The only place I’ve consistently found my muse lately has been here:


I’m super fortunate to be playing with a group of musicians of the highest caliber, in a studio like this, making the most complex music I’ve ever attempted to play.

One of the founding principles of this band was that we are all treating it as an opportunity to learn and grow as musicians; no small task when you consider that, except for our 20-something keyboard player, we’re all over the age of 50, hence lots of new tricks for old dogs.

But, considering that there is growing scientific evidence that making music can help stave off dementia, this is probably the very best thing that I can be doing for myself right now.

A friend of mine who shares with me a love for the music of the Grateful Dead, just tonight sent me a link to a YouTube clip featuring Jerry Garcia telling a story about a time when he had to play a concert after he had accidentally been dosed with LSD. Jerry explains that he got very paranoid before he had to go on stage, thinking there were mafia gangsters in the crowd who might want to kill him, especially if he went out there and couldn’t play because he was tripping on acid.

And so, in order to get through the situation, Jerry said to himself, “I’ll play for my life.” It worked, and it became a kind of mantra for other times in his life when he felt, musically, in a tight spot.

I relate to that, in numerous ways. Making music feels to me as if I AM playing for my life, not thinking that someone will kill me if I don’t play well, but because making music gives me life, sustains me, makes life worth living, makes life MUCH more fun.

SO … I’m not really sure when my muse will steer me back to writing, but Fish & Bicycles means much too much to me to give it up.

Most likely, after I have focused on music for a while, once the band has fully gelled, once we’ve been through the learning curve for the 30-40 songs we’re working on, maybe then some of my brain capacity will be freed up, and my muse will sense this available creative resource, and the inspiration to put words together in hopefully compelling ways will return.

Until then, thanks so much to any and all of my readers out there. If you’re subscribed, or follow me on Facebook, Twitter, etc., you’ll see me again when you see me.


Awareness vs. Self-Preservation: Revisited

burying-ones-head-in-the-sandThings typically get quiet around here, at Fish & Bicycles, around the December holidays, but if you read my last post, titled Awareness vs. Self-Preservation, it was likely pretty obvious that I was struggling with the weight of the world.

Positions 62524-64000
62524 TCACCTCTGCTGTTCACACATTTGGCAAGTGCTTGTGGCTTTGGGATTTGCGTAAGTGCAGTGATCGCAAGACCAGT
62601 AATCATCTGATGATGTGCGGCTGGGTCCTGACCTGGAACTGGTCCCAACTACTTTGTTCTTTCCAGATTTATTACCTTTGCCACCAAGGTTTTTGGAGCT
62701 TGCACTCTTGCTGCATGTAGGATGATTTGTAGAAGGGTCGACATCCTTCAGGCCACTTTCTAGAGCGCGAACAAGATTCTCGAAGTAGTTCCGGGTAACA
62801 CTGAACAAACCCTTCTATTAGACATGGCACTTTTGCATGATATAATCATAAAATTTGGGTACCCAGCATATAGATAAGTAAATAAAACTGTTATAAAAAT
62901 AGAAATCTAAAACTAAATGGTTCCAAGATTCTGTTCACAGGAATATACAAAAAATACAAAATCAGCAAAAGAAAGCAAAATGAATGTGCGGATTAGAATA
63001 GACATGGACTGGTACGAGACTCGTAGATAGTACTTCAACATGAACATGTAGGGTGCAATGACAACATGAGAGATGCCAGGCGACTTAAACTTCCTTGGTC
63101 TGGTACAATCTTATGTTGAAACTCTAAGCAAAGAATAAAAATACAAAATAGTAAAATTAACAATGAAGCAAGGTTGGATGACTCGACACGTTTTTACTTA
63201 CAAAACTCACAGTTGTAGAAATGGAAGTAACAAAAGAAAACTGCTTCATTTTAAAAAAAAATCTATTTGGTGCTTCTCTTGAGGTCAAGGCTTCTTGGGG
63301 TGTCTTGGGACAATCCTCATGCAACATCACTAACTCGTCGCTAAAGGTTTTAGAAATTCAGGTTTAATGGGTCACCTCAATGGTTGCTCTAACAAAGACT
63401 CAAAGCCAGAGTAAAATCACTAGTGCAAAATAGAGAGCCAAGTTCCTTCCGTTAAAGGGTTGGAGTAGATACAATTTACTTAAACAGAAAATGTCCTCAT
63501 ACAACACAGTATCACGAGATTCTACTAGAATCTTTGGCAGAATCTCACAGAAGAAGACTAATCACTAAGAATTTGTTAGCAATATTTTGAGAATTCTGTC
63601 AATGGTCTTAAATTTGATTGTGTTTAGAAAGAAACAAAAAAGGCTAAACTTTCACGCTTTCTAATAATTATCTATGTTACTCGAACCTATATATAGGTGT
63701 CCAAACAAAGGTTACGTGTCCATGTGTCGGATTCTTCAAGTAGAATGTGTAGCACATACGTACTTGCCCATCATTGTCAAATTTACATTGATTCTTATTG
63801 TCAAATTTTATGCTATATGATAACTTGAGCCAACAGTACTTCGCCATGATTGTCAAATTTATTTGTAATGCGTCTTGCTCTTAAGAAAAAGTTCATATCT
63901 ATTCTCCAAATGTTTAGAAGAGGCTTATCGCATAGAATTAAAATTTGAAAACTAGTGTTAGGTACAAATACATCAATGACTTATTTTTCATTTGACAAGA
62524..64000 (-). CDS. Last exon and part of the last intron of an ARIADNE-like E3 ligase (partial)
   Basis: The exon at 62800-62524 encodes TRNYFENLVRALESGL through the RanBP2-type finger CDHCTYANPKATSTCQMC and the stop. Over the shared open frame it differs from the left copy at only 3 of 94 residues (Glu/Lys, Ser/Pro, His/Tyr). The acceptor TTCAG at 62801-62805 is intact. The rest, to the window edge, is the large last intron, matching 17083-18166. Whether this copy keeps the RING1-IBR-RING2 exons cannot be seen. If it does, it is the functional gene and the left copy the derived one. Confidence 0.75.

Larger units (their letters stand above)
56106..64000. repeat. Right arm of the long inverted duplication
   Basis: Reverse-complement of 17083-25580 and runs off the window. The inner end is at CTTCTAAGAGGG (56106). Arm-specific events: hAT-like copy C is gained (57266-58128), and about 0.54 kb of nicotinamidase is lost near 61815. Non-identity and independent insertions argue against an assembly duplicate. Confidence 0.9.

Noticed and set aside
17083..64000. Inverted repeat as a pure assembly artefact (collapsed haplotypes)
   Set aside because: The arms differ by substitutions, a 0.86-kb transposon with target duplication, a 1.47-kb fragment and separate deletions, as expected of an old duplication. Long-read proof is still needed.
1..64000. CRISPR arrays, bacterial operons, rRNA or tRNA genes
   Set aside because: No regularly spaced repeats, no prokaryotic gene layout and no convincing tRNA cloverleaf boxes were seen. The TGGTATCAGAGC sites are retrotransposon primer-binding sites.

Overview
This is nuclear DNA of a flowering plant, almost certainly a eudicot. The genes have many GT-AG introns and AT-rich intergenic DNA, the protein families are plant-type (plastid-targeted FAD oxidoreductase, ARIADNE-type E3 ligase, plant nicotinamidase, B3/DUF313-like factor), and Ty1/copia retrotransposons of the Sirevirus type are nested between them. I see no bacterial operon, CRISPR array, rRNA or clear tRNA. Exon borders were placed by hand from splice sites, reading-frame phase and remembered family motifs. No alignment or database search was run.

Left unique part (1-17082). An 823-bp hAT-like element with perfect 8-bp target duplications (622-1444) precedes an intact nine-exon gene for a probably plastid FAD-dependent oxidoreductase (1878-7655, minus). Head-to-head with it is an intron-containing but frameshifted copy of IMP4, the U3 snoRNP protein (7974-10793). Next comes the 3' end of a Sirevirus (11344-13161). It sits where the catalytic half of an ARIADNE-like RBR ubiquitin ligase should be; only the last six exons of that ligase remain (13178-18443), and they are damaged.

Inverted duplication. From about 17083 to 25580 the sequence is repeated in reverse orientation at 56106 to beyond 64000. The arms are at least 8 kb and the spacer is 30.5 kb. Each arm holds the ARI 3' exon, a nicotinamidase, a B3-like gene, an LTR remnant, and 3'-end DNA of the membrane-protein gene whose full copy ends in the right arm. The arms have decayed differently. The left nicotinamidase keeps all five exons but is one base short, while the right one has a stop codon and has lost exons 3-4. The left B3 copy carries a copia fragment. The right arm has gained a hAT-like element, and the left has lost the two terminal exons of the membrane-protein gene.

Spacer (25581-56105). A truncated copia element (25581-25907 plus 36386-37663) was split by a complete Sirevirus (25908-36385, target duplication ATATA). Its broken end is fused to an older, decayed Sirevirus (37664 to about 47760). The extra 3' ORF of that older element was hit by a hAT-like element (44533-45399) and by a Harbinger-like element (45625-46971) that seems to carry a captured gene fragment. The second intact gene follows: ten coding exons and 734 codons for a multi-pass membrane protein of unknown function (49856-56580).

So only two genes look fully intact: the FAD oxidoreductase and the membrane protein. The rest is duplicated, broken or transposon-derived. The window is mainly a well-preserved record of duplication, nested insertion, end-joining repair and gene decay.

So, I took a break from blogging.

Thinking about it now, a few weeks later, I feel no small amount of embarrassment for having assumed that it was both humanly possible AND my responsibility to attempt to carry the weight of the world.

The several comments I got, from readers generous enough to take the time to offer suggestions, reminded me that like so many things in life, awareness vs. self-preservation is an artificial mental construct. There actually is no such choice to be made unless we irrationally convince ourselves otherwise. 

Rather, both things are desirable. Awareness is good and badly needed, AND humans need self-care, indeed self-preservation, in order to use that awareness, to notice the existing good in the world and the potential for manifesting more good.

As the new year approaches, I don’t currently have plans for any formal resolution-setting process, but I have set one goal, and that is to take better care of myself, that I might be better able to take care of others.

I’ve mentioned here numerous times over the years that I am a musician, and since, historically, one dependable way of taking care of myself is to make music, more specifically to make music with other musicians, one step I’ve already taken towards taking better care of myself is to fully commit to a new music project that I’m involved in.

I’ll share more details soon about this project, but for now I’ll say that it involves the most technically challenging music I’ve ever played, requiring me to work hard at learning new things, which at the age of 51 is no easy task, it involves building wonderful new, and warm, as it turns out, relationships with band members I’ve never played with before, and, having volunteered to build the band’s online presence, I’m getting to mix in other vehicles for creativity, like graphic art and writing.

So, I’ve definitely turned a corner, getting just enough distance between me and the gloom in the world so that I can carry on, do what I can, help when I can, be there for the people in my life here and now, and even experience the joys that remain entirely possible in life.

On Choosing Gloom


Now, Fish & Bicycles, from its inception, was intended as light fare.